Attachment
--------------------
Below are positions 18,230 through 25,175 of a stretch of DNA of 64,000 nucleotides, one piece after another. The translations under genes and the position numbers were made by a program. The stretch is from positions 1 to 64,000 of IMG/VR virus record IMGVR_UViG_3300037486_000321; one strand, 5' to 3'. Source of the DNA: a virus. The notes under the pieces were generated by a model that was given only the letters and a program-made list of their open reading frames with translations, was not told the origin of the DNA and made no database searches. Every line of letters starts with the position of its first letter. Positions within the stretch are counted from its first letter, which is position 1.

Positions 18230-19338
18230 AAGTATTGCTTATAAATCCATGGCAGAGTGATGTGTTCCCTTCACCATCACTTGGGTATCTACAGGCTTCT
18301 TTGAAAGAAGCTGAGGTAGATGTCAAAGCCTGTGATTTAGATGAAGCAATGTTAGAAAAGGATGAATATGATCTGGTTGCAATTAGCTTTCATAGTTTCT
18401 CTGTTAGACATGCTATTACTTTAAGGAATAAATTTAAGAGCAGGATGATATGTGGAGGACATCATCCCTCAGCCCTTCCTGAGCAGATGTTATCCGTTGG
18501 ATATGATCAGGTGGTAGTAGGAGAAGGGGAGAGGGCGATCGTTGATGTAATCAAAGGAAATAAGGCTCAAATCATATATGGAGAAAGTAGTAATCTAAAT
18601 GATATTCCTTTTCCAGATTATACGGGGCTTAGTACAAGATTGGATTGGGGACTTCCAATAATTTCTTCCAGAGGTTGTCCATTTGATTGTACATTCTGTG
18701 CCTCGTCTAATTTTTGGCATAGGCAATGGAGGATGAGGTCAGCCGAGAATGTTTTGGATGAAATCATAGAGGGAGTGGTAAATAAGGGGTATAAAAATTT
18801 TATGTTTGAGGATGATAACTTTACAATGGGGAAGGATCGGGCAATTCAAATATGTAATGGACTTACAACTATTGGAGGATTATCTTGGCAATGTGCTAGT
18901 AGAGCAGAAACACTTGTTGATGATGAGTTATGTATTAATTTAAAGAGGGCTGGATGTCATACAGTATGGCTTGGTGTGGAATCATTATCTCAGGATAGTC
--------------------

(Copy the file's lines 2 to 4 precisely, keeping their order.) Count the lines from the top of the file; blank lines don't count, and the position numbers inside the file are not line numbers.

Positions 18230-19338
18230 AAGTATTGCTTATAAATCCATGGCAGAGTGATGTGTTCCCTTCACCATCACTTGGGTATCTACAGGCTTCT
18301 TTGAAAGAAGCTGAGGTAGATGTCAAAGCCTGTGATTTAGATGAAGCAATGTTAGAAAAGGATGAATATGATCTGGTTGCAATTAGCTTTCATAGTTTCT